County Lines

“Be Kind, for everyone you meet is fighting a great battle” - Philo of Alexandria

Leaving the woman’s home Amy Bickel and I thought we had found the perfect face to portray the food stamp series.

Read more...
 
Water vision
John Schlageck
Tuesday, 21 January 2014 19:03

altBy John Schlageck
Kansas Farm Bureau

 

   You never miss the water till the well runs dry. No truer words have been spoken about Kansas water needs. Mired in the midst of a four-year drought, the Ogallala Aquifer continues to decline. Reservoirs –critical water storage structures for much of the state – fill with sediment.

At the current pace throughout the next 50 years, the Ogallala Aquifer could be 70 percent depleted while Kansas reservoirs may be 40 percent filled with sediment. What does this bode for the future of the SunflowerState? How do we sustain the lifestyle we enjoy? How do we grow the economy? How do we ensure life in Kansas will continue to be desirable?

These questions are relevant to all Kansans. And while the Ogallala Aquifer is often viewed through the nozzle of a center pivot system, this topic is far more than that. Irrigation stimulates higher land values, greater crop production and increased production inputs that result in enhanced county, regional and state prosperity. It has supported the world’s largest animal industry whose feed yards and packing plants grow and sustain Kansas communities and the people who live there.

Read more...
 
A little time for rest, and maybe deep cleaning
Michele Boy
Friday, 17 January 2014 18:01

You know how on the first day of school your notebooks were pristine, pens and pencils zipped neatly in your binder, and you were up early with a bit of nervous excitement to tackle the year ahead?

Remember those days?

Read more...
 
A look back at the Kansas wheat harvest - 1956
Amy Bickel
Friday, 10 January 2014 15:34

Each June, entire communities gear up for wheat harvest.

My hometown of Gypsum is no different. The excitement of the annual summer rite has been part of the Saline County town’s culture since it was founded in the 1880s. Trucks still line up behind the scales at the white elevator on the outskirts of town – one of the mainstays when many other businesses have long shuttered.

Not far outside of town is our family farm – land first farmed by my great-great grandparents in the late 1800s. That includes a parcel my great-great grandfather Henne homesteaded. To obtain the land, my dad tells me, Granddad Henne had to live on each 80-acre tract for six months of the year, so he pulled his home back and forth between each area for seven years – when the land was finally proved up.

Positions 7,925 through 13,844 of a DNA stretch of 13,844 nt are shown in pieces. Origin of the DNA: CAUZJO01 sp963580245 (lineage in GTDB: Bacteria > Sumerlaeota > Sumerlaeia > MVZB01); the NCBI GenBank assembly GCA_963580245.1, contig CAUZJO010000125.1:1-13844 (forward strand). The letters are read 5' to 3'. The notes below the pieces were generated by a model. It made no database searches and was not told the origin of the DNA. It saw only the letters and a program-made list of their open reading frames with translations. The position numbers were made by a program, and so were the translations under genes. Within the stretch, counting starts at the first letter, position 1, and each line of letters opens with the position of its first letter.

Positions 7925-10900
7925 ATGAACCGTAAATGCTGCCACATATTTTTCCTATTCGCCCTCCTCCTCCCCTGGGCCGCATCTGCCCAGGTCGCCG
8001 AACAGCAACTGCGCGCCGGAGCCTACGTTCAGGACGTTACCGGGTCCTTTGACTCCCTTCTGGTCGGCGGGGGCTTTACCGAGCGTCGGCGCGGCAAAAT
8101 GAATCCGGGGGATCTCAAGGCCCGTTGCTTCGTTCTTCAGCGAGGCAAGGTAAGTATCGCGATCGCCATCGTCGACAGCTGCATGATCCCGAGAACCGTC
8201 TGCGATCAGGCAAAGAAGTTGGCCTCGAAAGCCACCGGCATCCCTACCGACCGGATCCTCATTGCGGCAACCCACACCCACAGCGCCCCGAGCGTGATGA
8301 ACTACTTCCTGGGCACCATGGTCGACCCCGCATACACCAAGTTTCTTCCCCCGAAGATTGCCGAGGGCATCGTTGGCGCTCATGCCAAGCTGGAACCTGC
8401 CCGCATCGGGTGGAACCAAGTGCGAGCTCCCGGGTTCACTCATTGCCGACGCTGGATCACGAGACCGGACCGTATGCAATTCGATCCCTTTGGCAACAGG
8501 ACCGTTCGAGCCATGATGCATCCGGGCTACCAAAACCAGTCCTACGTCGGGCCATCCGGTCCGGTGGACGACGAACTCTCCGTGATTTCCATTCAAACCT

However, farming has changed since my agrarian ancestors first settled in Kansas on 160-acres of land. It’s changed since my dad was in high school in the early 1950s. Combines and tractors are larger. Seed technology is better. Semi trucks take wheat to the elevator – not small pickups. Even tillage practices are different in an era of no-till farming.

Better technology means bigger farmers and fewer farmers. Gypsum has no need for a school anymore, or a grocery. The town’s hardware store closed last year.

My brother sent me a video from YouTube video originally produced by Cornell University and Encyclopedia Britannica in 1957.

“The Wheat Farmer” video largely shows the small town of Gypsum and the farmers surrounding it amid harvest in 1956. It gave me a glimpse back to my father's childhood on the farm – with its antiquated technology and a slower-paced lifestyle.

It shows a local farmer plowing and replowing the soil. It shows the farmer filling a small drill to begin the fall planting.

“Most of his several hundred acres are in wheat, but a few milk cows help the family budget,” the narrator says of a practice that has long disappeared with today’s more diversified crop farmer.

It shows the Gypsum high school – now a dilapidated building – still open, the local 4-H club meeting inside of it. In addition, of course, gender roles are clearly defined – the narrator stating that girls often take cooking and food preservation projects while the boys’ projects teach them about production agriculture.

Finally, the wheat is ripe, the farmer gets out his open-air combine and he and his son begin the annual harvest. The wife and daughter bring lunch to the field.

“They’re doing fairly well, getting about 25 bushels an acre,” the narrator says. “On a very good year, some farmers might get over 50 bushels an acre.”

Yes, life on the farm has changed in the past 60 years. Nevertheless, I did notice one thing that has remained constant.

Wheat harvest still involves people – farm families working together to get the job done.

 

 
Ethanol answer
Guest Columnist
Thursday, 02 January 2014 09:09

A war is brewing between the ethanol industry and the Environmental Protection Agency. The EPA wants to reduce the mandated amount of biofuels that go into the nation's fuel supply, while the ethanol industry understandably doesn't want that to happen.

Read more...
 
«StartPrev1234NextEnd»

Page 1 of 4
 
You need to upgrade your Flash Player

Login Form



Explore Other Kansas Sites